'Myths & Magic: A Science Fiction and Fantasy Collection' is a box set by various authors.
Kin Selection by L.B. Gilbert is the book I am reviewing. This is the story of Denise Hammond and Yogi Kane.
Denise and her group save Chimps and such for animal testing as such and on one of those missions she see a wolf cub who she can't help but take with her. Since the chimps have places they can ship them to save their lives they have no such place for a wolf cub so she takes him. But Denise soon learns he is also a baby.
Yogi has been asked to find a baby / cub named Oliver from the rival Avery's Pack. Oliver's father past awhile back and now the mother and Oliver a missing. Yogi finds the mother has died and Oliver missing but it doesn't take him long to find the baby with Denise. Yogi kidnaps her and the baby and takes them back with him.
I enjoyed their story!
"My honest review is for a special copy I voluntarily read."
I started reading this because it was free from Amazon Prime. I was only a little way in and already thinking, "Great, another book where the heroine loses all her brains because the hero it a hottie". Multiple lines talking about how gorgeous he is and how much she's attracted to him did nothing to dispel this. Then I read, "So he liked good music. I didn't want to like that about him, but I did. Of course. Because I was an idiot easily swayed by my hormones." And with that, the whole book flips. I started noticing that she actually talked to people rather than trying to do everything herself in a misguided notion of protecting friends. I saw that people acknowledged and relied on her abilities and she was neither surprised or embarrassed by this. I saw that it wasn't just sexual tension that drives the story or the interaction between the main characters. The plot wasn't complex and the writing was not Tolkien level intensity, but the story was good and the characters engaging. The one thing I had a major issue with was that interspersed in the book were references to the past that made me feel like I was reading the second book in a series and was missing the background of the first book. That was rather jolting but hopefully the episodes are explained more fully in the following books and with a more natural transition during the story.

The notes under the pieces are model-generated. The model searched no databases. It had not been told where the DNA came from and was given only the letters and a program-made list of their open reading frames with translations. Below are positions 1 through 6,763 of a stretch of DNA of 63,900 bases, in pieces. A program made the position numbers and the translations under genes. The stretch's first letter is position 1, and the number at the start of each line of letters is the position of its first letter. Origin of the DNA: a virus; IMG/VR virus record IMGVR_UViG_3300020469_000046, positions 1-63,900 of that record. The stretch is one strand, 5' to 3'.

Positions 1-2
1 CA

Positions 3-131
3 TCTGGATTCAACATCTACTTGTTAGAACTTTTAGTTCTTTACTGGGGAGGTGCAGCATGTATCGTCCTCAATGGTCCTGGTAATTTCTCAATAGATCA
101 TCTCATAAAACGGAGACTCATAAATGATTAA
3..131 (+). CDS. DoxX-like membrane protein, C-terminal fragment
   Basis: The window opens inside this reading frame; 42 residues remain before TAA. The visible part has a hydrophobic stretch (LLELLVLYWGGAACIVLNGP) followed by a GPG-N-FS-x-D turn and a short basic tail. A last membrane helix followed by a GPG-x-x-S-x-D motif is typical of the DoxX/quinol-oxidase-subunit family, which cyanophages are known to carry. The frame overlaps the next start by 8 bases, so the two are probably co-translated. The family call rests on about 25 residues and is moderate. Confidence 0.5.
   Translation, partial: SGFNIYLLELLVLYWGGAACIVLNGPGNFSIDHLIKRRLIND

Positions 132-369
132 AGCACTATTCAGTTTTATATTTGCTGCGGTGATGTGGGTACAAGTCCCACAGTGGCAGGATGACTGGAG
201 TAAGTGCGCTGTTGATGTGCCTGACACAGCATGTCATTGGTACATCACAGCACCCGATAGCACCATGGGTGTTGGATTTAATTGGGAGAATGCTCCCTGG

It was gloriously awesome. How much of the merit goes to Gaiman and how much always belonged to the myth compendium has little bearing in my enjoyment.
The stories are tall tales indeed: huge, fun, magical, gruesome. The characters are as great as flawed: Odin lies, cheats, seduces and steals; Thor is a block-head to which every problem is a nail (hah); and Loki is the charming psychopath. All this is more or less merit of the Edda.
The book is a fast read, very approachable, very engaging, and the order of presentation and building makes it easy to follow the names and elements. The text is cheeky, and has many little asides that had me in stitches, turning wistful and lyrical as we come to the bittersweet end. All this, plus some nuances to the dialogues that made them hilarious (or creepy, or bittersweet), was Gaiman I reckon.
It is a book I want to buy. I want to re-read it, whole and by pieces. Have it as a reference. Read from to my children. Also, as an object, it is a beauty. Full stars.